In the Oct. 31, 1986 SCIENCE, a research team led by Frank H. Collins and Robert W. Gwadz of the National Institute of Allergy and Infectious Diseases (NIAID) explained why. They reported discovering that mosquitoes of these strains quickly encapsulated any protozoans they ingested, preventing the microscopic organism from infecting any human subsequently attacked by the insect. A series of selective-breeding experiments suggested that the encapsulation trait depends upon one or a very few mosquito genes.

Scientists understand little about the mechanics behind this and other forms of vector incompetence. But research in several laboratories now indicates such phenomena can arise in several ways, says Notre Dame biologist Paul Grimstad. For instance, a disease organism might fail to establish itself inside the insect, perhaps because of an immunologic attack encountered in the insecths gut. Or, once entrenched, it might fail to develop properly. In other cases, the organism might fail to migrate to the insect's salivary glands or to pass with insect saliva into a new human host.

"The ideal thing would be to have a mosquito that's incapable of becoming infected," Grimstad says. But he also expresses optimism about a mosquito variety he and others are investigating that becomes infected with an encephalitis-causing virus but does not pass the virus in its saliva.

That mosquito, Aedes hendersoni, is a close relative of Aedes triseriatus, which spreads La Crosse fever throughout the central northern United States. This serious, difficult-to-diagnose form of encephalitis infects hundreds and perhaps thousands of U.S. children annually, according to the Centers for Disease Control. But while both mosquito species become infected with the La Crosse virus, Aedes hendersoni fails to transmit the virus to humans.

Recent studies by Grimstad and others suggest that the salivary glands in Aedes hendersoni, compared with those in Aedes triseriatus, have smaller pores, effectively sieving out the virus before the mosquito injects its saliva into a human host. Moreover, scientists have narrowed the search for the genes that influence these salivary traits, and they now suspects that only one or two genes may account for the critical difference. "It looks like a good possibility" that scientists will be able to move this trait into Aedes triseriatus, Craig reported at December's annual meeting of the Entomological Society of America in San Antonio, Tex.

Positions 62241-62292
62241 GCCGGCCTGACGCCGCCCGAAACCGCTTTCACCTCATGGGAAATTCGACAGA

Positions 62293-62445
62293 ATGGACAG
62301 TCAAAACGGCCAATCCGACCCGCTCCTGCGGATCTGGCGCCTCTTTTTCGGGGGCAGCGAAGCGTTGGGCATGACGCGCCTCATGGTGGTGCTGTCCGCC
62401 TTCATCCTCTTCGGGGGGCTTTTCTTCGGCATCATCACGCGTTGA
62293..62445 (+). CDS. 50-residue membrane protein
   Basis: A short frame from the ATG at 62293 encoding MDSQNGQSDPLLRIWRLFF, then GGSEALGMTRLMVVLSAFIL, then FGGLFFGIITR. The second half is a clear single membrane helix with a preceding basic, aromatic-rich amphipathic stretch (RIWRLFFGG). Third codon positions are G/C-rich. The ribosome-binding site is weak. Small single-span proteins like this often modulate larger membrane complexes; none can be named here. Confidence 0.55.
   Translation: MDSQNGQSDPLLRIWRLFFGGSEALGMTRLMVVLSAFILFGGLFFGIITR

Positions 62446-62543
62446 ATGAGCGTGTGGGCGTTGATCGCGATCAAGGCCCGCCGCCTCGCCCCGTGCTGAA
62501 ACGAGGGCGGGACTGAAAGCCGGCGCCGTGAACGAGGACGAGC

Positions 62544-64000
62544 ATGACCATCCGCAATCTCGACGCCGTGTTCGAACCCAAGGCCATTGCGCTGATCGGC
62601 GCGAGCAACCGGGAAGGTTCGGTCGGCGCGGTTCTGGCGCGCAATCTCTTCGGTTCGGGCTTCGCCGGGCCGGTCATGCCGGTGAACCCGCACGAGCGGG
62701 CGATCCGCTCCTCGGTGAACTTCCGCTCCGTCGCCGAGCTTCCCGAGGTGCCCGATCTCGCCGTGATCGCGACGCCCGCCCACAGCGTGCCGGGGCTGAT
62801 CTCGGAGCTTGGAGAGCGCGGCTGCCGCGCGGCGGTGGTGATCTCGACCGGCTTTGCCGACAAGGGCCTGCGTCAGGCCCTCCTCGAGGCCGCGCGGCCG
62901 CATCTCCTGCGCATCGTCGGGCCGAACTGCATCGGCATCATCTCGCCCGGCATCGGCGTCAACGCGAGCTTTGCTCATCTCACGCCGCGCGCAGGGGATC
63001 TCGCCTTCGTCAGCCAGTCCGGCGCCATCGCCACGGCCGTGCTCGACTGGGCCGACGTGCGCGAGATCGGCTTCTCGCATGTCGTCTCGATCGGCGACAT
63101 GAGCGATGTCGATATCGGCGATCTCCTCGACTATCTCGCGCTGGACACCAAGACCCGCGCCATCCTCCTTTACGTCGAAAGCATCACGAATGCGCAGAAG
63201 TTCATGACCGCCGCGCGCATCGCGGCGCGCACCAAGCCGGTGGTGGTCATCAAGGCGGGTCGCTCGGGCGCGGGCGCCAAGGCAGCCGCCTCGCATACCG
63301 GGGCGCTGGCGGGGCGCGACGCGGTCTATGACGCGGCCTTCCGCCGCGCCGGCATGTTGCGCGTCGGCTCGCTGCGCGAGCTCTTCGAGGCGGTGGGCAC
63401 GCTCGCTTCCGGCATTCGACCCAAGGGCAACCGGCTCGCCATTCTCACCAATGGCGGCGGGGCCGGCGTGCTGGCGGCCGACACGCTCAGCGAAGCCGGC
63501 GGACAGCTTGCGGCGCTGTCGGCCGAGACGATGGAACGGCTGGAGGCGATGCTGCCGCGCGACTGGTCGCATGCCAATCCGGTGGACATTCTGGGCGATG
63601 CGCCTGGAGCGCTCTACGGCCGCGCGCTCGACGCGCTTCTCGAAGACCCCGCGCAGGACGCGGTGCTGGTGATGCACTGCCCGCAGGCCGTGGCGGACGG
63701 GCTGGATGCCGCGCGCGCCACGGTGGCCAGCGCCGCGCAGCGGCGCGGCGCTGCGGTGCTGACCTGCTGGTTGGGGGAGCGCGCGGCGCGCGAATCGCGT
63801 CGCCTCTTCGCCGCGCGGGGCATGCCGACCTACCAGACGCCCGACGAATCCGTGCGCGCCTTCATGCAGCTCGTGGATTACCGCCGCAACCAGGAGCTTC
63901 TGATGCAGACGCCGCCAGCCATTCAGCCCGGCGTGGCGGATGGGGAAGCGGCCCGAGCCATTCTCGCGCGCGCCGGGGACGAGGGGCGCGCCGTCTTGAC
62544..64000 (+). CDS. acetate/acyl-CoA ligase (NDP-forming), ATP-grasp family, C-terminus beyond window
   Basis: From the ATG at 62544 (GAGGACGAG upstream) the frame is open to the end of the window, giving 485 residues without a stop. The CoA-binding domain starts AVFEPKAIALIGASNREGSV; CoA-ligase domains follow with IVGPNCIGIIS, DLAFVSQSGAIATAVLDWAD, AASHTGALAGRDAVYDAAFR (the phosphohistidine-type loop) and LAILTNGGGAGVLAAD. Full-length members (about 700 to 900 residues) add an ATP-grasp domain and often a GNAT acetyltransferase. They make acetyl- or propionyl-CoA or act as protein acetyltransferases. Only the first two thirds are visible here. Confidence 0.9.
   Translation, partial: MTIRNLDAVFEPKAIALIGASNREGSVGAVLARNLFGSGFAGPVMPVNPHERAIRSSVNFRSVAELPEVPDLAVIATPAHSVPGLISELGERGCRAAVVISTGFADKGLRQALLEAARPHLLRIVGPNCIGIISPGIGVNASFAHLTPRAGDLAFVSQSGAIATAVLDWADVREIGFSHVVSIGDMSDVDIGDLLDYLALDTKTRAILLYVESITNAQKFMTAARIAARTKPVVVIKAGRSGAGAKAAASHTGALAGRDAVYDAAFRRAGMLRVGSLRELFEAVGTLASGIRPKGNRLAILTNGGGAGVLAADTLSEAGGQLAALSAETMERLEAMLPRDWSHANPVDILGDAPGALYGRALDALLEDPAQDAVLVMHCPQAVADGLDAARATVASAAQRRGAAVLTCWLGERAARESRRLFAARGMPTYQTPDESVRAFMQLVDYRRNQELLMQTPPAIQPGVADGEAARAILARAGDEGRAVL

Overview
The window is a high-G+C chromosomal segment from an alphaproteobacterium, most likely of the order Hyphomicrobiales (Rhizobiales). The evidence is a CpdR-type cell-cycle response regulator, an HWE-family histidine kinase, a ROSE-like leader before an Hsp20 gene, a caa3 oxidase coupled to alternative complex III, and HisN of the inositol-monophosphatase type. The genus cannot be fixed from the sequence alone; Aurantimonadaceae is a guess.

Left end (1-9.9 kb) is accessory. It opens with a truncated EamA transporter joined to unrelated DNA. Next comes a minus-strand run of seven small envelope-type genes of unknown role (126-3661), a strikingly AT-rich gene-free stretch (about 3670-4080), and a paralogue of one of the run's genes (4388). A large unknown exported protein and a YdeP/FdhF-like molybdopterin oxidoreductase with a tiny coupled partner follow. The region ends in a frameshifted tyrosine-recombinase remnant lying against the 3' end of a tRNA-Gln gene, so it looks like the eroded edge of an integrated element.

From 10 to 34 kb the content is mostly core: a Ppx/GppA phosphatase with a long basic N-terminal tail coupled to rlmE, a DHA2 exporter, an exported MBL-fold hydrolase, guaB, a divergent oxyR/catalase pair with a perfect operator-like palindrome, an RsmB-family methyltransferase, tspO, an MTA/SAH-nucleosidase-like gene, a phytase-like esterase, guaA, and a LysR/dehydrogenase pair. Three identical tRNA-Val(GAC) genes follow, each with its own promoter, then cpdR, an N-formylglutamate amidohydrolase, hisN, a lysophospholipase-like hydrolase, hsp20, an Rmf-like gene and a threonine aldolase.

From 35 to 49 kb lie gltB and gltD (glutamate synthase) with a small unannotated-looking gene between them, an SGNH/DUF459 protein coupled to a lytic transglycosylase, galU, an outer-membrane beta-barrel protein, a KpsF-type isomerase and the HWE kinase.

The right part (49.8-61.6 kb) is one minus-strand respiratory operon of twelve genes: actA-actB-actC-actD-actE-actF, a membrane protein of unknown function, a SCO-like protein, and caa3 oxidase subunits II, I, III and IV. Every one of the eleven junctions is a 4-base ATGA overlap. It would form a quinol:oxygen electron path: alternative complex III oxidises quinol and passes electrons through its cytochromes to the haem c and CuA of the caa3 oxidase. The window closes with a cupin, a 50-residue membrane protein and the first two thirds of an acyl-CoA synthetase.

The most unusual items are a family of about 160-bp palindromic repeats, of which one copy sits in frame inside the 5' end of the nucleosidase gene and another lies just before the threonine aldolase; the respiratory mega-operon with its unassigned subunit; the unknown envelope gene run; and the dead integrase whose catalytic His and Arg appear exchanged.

Researchers described the first successful injection of DNA into fruit fly eggs back in 1976, and the prospect of engineered mosquitoes has floated about in scientific discussions ever since. But in part because of peculiarities in the mosquito egg's outer coat, it took scientists another decade to develop a method for injecting DNA into mosquito eggs to create the world's first gene-altered mosquito. In the Aug. 14, 1987 SCIENCE, Louis H. Miller and his co-workers at the National Institutes of Health detailed the painstaking methodology that enabled them to insert a bacterial gene into Anopheles gambiae eggs, providing the long-awaited proof that mosquitoes are indeed malleable through genetic engineering.

Two years and more than 50 mosquito generations later, that marker gene persists in the laboratory-reared population, says Gwadz, who participated in the 1987 gene-splicing feat. In a new research report submitted for journal publication, he and his colleagues provide additional details about the chromosomal location of the integrated gene--information that should aid scientists in their quest to gain control over the mosquito genome.

Meanwhile, at least two other teams have reported creating genetically transformed, disease-spreading mosquitoes. Although some questions remain about the stability of the insertions, the work highlights a growing momentum in this area of research and reflects biologists' increased familiarity with the technique itself.